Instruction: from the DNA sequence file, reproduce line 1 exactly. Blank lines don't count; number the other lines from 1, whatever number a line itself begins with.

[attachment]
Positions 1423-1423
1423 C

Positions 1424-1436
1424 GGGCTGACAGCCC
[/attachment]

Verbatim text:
Positions 1423-1423